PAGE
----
It would then follow that there should be a greater production of aerosols over the South Pole at all times, regardless of the underlying ups and downs in solar activity (but see caveat in the last two paragraphs, below). In other words, both North and South Pole would experience ups and downs in aerosol production, in step with solar activity, but the South Pole production rate would always be higher.

This may also apply to N Hemisphere/ S hemisphere differences but I’m focussing on the poles because of the magnetic funnelling aspect and I know NASA sends up balloons to measure the cosmic ray flux over Antarctica.

The galactic centre, as defined by Sagittarius A* is at Declination -29 so the latitude line of 29° south rotates under it and all areas above 61°N are in the galactic centre shadow (but not in the shadow of the whole disc extended beyond and either side of the galactic centre). There should still be a significant difference though.*

But I’ve never heard of such a difference in cosmic ray flux at the poles. Moreover, if there is no disparity between nucleation/ aerosol formation between the poles (with or without an active sun) it may cast doubt on the theory.

But Antarctica is a highly elevated land mass and the Arctic Ocean is a variable-coverage ice sheet at sea level. So the atmospheric dynamics are different to start with, eg vertical pressure profile, precipitation. Antarctica is especially dry and windless at its centre, hence hosting a remote telescope that monitors the galactic centre- it’s the clearest place in the world for astronomical observations (see Ridge A on Wiki).

Perhaps such atmospheric differences would smudge any disparity signal due to a lack of available water vapour. Also, Earth’s axial tilt means the South Pole is titled towards the sun in December (along with 6% enhanced TSI due to perihelion passage) and the North Pole gets its sunward tilt in June. That might introduce the potential for an annual smudging of the sweeping action of the sun’s magnetic field and confounding any hypothesised polar flux difference.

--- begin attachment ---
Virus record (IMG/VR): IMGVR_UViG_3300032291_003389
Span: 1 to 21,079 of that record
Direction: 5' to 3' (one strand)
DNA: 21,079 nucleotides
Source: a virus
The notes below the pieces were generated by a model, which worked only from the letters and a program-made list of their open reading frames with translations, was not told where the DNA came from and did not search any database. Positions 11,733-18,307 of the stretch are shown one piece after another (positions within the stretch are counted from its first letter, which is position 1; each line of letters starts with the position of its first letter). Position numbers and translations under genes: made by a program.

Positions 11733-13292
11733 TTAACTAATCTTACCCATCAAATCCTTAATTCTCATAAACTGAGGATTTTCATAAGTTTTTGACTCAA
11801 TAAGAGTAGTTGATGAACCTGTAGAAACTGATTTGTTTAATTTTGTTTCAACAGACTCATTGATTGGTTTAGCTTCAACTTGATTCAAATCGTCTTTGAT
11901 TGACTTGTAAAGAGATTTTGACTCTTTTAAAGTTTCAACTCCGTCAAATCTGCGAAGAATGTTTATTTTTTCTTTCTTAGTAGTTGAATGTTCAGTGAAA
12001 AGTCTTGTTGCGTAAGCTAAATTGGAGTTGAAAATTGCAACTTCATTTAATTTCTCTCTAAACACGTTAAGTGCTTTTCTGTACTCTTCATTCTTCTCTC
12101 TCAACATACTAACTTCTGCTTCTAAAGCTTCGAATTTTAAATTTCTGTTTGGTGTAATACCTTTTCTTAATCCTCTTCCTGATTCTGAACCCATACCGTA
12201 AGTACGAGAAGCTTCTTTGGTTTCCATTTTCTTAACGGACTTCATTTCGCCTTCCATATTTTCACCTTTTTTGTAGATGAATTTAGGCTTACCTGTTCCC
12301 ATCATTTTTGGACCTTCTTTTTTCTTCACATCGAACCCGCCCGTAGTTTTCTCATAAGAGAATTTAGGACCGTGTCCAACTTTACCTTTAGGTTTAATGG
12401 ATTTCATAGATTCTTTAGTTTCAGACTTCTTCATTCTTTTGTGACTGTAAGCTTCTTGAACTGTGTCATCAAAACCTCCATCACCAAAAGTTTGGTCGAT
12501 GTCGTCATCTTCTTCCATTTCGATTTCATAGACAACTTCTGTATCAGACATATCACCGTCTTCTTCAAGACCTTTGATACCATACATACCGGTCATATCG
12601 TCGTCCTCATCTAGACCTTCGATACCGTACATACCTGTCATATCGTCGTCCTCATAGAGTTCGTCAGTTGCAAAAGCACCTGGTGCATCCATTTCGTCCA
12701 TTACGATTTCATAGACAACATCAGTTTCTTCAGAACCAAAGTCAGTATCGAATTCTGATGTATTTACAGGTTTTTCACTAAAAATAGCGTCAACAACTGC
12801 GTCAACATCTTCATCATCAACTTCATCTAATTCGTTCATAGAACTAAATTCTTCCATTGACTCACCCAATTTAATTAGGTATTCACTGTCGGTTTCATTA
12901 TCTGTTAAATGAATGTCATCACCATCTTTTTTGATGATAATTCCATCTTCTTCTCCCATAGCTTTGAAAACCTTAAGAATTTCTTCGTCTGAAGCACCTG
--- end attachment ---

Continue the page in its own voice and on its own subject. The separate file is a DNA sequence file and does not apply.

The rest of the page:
Reply to  Scute
December 19, 2017 9:56 am

You answered your own question, no water = no clouds.

Reply to  Scute
December 19, 2017 10:59 am

The south pole figures exists thanks to icecube, lets show an interesting calibration of the observatory

That is the moon shadow moving across the detector blocking the cosmic rays measured and produces a 6 sigma variation 🙂

Reply to  Scute
December 19, 2017 11:04 am

If you want one from tibet ARGO-YBJ also has the same calibration

December 19, 2017 4:06 am

Leif Svalgaard’s argument is certainly relevant, but not decisive. If the observed temperature changes are smaller than would be expected from Svensmark’s theory, then it is possible that another, as yet unknown effect that occurs downstream of or in parallel to it could partially cancel Svensmark’s mechanism.

Pierre DM
Reply to  Michael Palmer
December 19, 2017 6:44 am

Svensmark’s mechanism is believed to be “strongest in tropical marine stratus clouds” according to the above article. That would mean the mechanism is strongest at preventing short wave energy absorption by the ocean, not the atmosphere so, much of the effect would be smoothed and lagged on the atmospheric temperature over land where most data on temperatures are compiled. The temperature changes in the ocean would be far harder to pick up and assess. It’s still, the oceans at the heat and my homework.

December 19, 2017 4:06 am

Thank you, Dr. Svensmark and Prof. Shaviv, for your great efforts
This study will be the final nail in the coffin for AGW.

Nobel prize material.

S. Geiger
Reply to  Scarface
December 19, 2017 6:01 am

Really? How many studies discussed on this site were the ‘final nail’? 🙂

Gary Pearse.
Reply to  S. Geiger
December 19, 2017 8:36 am

IPCC scientists pooh-poohed natural variation in climate as insignificant until the most recent report. Sceptics had been presenting the variety of notable variations without much appreciation until the terrible “Pause” in temperatures (also a “discovery” of sceptics) of two decades during which time CO2 rose 35% could only be explained by natural variation that easily overwhelmed CO2 effect. The CO2 mechanism would, perforce, therefore be proved to be weaker than thought. This battleground wasn’t going to be surrendered by warming proponents too graciously.

They already had had to cede ground on the possibility of multiple celsius degrees of warming per century and switched strategies to bemoan the terrible effects of 1.5C increase when it was as clear that nothing more than this was even possible after all.